Vancouver also has quite a few special effects studios, so some of this stuff you can find locally at places like Dressew and Studio FX in Downtown Vancouver, and HollyNorth Production Supplies if you’re in Burnaby.

Never underestimate your local hardware store. A lot of craft stores and specialty shops will overcharge for something you can find at Canadian Tire—case in point, zip ties. Zip ties are a cheap alternative to corset boning. They work the same if you double or triple them up, but you can buy them in bulk for less than half the amount you would pay for a set of ten steel boning spines at fabric stores. Scour the Internet for suggestions on cheaper materials so that you don’t blow your budget on something you may not need, that no one will even see.

Say you’re done your costume though, what should you be concentrating on now? Even if your costume is the best in the world, with blinking lights and perfect seams, it won’t matter if you don’t have the charisma to pull it off. In every competition I’ve judged, been in, or witnessed, there has always been an element of performance. No, it’s not a talent show, but people still need to be able to remember you, maybe even like you. In amateur competitions, chances are the judges aren’t going to be experts. They’re going to be looking for the person who made an impression, who put in the most effort, and whose costume is relatively well-pieced together—usually in that order. So if you have the chance to show off a bit, go for it. Be in character, if it’s appropriate be funny, maybe toss in a wink or two. Try to get the crowd hyped for you being there. Judges hate disappointing the audience, so if the audience likes you it will translate into a better score. I’m not ashamed to say that I once won a competition in a bikini, not because I was in the most revealing outfit, or because I was the best-looking, and most certainly not because I had the best costume, but because I cracked jokes the entire time and was funnier than my competition. It’s a little cliché to say, but look like you’re having fun.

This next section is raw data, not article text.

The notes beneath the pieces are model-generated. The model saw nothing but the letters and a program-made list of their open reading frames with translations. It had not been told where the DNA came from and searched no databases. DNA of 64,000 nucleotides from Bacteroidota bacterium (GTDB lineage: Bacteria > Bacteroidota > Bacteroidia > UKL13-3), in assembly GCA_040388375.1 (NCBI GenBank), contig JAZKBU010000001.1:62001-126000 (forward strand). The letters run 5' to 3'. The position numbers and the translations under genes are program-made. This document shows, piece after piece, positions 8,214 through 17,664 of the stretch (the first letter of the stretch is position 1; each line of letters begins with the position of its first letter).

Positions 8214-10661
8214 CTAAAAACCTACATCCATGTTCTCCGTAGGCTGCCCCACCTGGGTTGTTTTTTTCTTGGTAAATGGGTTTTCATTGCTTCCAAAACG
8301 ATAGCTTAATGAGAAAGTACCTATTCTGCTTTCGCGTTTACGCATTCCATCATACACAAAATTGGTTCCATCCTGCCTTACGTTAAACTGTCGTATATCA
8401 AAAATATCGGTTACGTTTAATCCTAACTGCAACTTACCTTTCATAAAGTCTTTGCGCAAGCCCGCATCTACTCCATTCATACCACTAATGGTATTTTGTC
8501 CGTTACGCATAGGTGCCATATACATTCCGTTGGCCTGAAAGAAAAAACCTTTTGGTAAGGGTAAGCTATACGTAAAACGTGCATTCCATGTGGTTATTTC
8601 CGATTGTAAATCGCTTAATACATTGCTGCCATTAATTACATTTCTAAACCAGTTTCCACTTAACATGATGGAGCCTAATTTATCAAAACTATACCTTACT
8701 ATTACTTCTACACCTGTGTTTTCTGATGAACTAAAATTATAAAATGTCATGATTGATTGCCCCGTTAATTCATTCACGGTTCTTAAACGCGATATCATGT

Producing intricate, well-made costumes is an art, and takes years of practice. Even now I find myself in awe of some people, and constantly learning new tricks and ways of producing things that I couldn’t have even imagined a couple years ago. It also requires you to wear a lot of hats and learn a lot of different skills—fabrication, sewing, make-up. A competition means you can’t just be good at one thing; you have to be good at everything, and make it look easy while you’re at it.